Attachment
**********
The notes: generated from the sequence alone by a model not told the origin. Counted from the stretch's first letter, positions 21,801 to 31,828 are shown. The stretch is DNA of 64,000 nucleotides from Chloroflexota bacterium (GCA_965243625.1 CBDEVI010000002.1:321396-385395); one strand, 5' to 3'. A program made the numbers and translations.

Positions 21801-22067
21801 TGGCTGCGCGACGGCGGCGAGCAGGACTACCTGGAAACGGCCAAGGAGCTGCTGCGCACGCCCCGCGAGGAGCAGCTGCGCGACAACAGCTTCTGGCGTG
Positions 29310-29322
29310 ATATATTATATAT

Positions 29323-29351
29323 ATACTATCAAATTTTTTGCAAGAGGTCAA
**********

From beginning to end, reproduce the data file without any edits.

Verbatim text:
The notes: generated from the sequence alone by a model not told the origin. Counted from the stretch's first letter, positions 21,801 to 31,828 are shown. The stretch is DNA of 64,000 nucleotides from Chloroflexota bacterium (GCA_965243625.1 CBDEVI010000002.1:321396-385395); one strand, 5' to 3'. A program made the numbers and translations.

Positions 21801-22067
21801 TGGCTGCGCGACGGCGGCGAGCAGGACTACCTGGAAACGGCCAAGGAGCTGCTGCGCACGCCCCGCGAGGAGCAGCTGCGCGACAACAGCTTCTGGCGTG
Positions 29310-29322
29310 ATATATTATATAT

Positions 29323-29351
29323 ATACTATCAAATTTTTTGCAAGAGGTCAA